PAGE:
University addresses recent federal guidance on international students for the Fall 2020 semester

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Sam Ford/THE REVIEW
​The Student and Exchange Visitor Program’s (SEVP) recently proposed changes to its guidelines for international students could affect millions around the country.​

BY
​Managing Sports Editor​

The Student and Exchange Visitor Program’s (SEVP) recently proposed changes to its guidelines for international students could affect millions around the country.

Under this new guidance, international students would not be able to participate in a fully online course load while remaining in the United States this fall. At the moment, the changes have not been finalized in the Federal Register yet and only serve as guidelines for institutions in the fall.

The university’s Office for International Students and Scholars (OISS) responded to these new proposed guidances and issued a letter to the student body from Associate Deputy Provost, Ravi Ammigan. On Friday, OISS also held an online forum with students and faculty to discuss the matter.

The university’s decision to have both online and in-person classes classifies the university as a hybrid class model. According to Ammigan, the hybrid model does fall under the proposed guidances and benefits international students attending Delaware as full-time students under F-1 visas.

“The guidance for schools with a hybrid model allows F-1 students to take some online courses as long as they maintain enrollment in at least one in-person class,” Ammigan said in the letter.

OISS is set to submit a plan to SEVP on Aug. 1 that outlines the university’s plan for the fall semester. The plan will include information on the switch to online courses set to take place after Thanksgiving break.

“We overall, and for the totality of the semester, see the semester as a hybrid program,” Janica Cimo, Associate Director of Immigration Services for OISS, said during the forum. “We believe [the program] should be okay, and it should not require the termination of the F-1 visas or status for our students.”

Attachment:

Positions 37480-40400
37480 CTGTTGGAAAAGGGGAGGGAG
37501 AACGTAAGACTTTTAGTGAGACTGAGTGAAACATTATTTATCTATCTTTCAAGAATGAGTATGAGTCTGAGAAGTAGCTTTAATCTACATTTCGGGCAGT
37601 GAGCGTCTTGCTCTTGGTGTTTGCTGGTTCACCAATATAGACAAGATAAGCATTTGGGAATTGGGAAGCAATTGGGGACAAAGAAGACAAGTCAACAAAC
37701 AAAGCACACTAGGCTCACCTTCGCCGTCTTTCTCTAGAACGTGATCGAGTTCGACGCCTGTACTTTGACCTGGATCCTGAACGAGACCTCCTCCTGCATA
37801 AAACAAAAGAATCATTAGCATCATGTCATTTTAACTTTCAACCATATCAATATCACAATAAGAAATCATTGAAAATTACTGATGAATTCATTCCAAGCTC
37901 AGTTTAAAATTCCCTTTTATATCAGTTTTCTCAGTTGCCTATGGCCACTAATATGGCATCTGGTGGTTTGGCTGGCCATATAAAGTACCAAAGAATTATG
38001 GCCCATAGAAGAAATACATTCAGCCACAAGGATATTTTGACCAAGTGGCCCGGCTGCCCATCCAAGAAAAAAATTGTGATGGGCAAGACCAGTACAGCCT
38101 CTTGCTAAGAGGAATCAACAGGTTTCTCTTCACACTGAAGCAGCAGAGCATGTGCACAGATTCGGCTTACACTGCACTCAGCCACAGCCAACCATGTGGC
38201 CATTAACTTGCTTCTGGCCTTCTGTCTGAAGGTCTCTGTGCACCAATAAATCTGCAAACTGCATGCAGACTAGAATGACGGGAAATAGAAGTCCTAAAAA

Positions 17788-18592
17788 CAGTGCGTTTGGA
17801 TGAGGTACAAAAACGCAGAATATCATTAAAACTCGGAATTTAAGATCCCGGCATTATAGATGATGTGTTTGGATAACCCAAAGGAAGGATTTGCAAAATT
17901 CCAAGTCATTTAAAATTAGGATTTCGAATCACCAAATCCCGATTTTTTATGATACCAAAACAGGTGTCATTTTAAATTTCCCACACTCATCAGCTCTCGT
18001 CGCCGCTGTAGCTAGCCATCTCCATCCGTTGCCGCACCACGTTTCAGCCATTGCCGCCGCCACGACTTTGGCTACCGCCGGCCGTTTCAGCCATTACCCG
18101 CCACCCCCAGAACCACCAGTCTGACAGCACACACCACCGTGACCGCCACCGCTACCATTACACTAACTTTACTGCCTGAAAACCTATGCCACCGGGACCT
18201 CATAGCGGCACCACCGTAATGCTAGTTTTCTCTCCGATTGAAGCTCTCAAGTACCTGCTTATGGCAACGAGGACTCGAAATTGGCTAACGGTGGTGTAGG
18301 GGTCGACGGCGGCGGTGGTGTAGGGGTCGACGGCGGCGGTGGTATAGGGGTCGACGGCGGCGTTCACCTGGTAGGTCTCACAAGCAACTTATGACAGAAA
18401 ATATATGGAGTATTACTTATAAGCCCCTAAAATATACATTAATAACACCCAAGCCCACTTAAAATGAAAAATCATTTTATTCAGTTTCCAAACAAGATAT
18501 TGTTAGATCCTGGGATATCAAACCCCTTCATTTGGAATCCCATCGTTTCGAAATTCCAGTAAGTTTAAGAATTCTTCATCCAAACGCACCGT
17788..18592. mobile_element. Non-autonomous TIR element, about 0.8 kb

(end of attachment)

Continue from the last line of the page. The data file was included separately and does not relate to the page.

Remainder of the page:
The hybrid model allows for students who are pursuing a degree at the university to take more than one online course but disallows exclusively online courses. Similarly, students who are set to begin seeking a degree on-campus are allowed to enter the country as long as the student is enrolled in at least one course that requires physical presence.

In the occurrence that a new student cannot enter the country, the university plans to defer the student and their records to a later term in which the student can attend the university in person.

The main challenge comes for students who are currently pursuing a degree outside the country. The federal government’s guidances make it so any student in this scenario will have to go through Authorized Early Withdrawal, a recognized termination with no “adverse implications” wherein a student is allowed to leave prior to the completion of their program.

This process is used by international students who are in need of leaving the United States and allows them to easily return. According to OISS, once a student is set to come to the United States, the student should contact their office.

For students enrolled in the English Language Institute and Academic Transitions Pathways, similar procedures are in effect under the guidelines. However, students enrolled in these programs must maintain full-time, in-person courses according to Vina Titaley, Assistant Director of Special Programs for OISS.

Lawsuits and litigation have followed the recent decision, and institutions across the country have begun to engage in legal action. Notable schools such as Harvard, MIT, Johns Hopkins and the University of California have all sued the Trump administration as of this article’s publication.

The OISS forum panel did not state whether or not Delaware would follow in the footsteps of those other universities, however, Ammigan highlighted the university’s continued advocacy efforts.

“Our director of federal relations, Angela Anderson, is working closely with our congressional delegations to seek the support on this matter,” Ammigan said. “The UD leadership continues to be very mindful and very intentional on how we continue to push our advocacy efforts forward.”

The panel also informed viewers of more events and webinars in the upcoming weeks. An update meeting is scheduled for July 17 and a meeting with immigration attorneys from Goldblum and Pollins is set for July 27.

Ammigan in both his letter and the forum expressed his displeasure with the new guidelines and noted his support to the international students attending the university.

“You matter to us, we’re here for you, you’re very important to the university,” Ammigan said. “We’ve got a very long tradition of having international students and supporting international students at the University of Delaware; we will not let that fade.”

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